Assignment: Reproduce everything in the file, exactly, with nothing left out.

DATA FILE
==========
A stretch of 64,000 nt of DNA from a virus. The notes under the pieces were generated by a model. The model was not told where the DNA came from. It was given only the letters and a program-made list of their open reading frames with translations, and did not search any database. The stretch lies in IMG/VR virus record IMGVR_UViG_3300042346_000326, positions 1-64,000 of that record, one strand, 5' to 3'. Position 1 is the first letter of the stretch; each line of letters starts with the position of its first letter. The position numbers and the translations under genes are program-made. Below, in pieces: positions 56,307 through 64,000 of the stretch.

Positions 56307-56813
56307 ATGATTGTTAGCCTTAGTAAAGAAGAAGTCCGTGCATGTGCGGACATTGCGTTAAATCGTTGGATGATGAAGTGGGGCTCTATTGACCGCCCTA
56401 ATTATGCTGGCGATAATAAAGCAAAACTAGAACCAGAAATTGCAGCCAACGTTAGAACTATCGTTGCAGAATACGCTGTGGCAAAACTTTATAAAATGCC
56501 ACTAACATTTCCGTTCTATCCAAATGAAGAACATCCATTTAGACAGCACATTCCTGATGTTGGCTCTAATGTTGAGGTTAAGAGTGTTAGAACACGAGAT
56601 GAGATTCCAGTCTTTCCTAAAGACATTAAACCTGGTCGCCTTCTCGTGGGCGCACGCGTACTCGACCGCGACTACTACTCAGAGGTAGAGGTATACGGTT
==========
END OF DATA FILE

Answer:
A stretch of 64,000 nt of DNA from a virus. The notes under the pieces were generated by a model. The model was not told where the DNA came from. It was given only the letters and a program-made list of their open reading frames with translations, and did not search any database. The stretch lies in IMG/VR virus record IMGVR_UViG_3300042346_000326, positions 1-64,000 of that record, one strand, 5' to 3'. Position 1 is the first letter of the stretch; each line of letters starts with the position of its first letter. The position numbers and the translations under genes are program-made. Below, in pieces: positions 56,307 through 64,000 of the stretch.

Positions 56307-56813
56307 ATGATTGTTAGCCTTAGTAAAGAAGAAGTCCGTGCATGTGCGGACATTGCGTTAAATCGTTGGATGATGAAGTGGGGCTCTATTGACCGCCCTA
56401 ATTATGCTGGCGATAATAAAGCAAAACTAGAACCAGAAATTGCAGCCAACGTTAGAACTATCGTTGCAGAATACGCTGTGGCAAAACTTTATAAAATGCC
56501 ACTAACATTTCCGTTCTATCCAAATGAAGAACATCCATTTAGACAGCACATTCCTGATGTTGGCTCTAATGTTGAGGTTAAGAGTGTTAGAACACGAGAT
56601 GAGATTCCAGTCTTTCCTAAAGACATTAAACCTGGTCGCCTTCTCGTGGGCGCACGCGTACTCGACCGCGACTACTACTCAGAGGTAGAGGTATACGGTT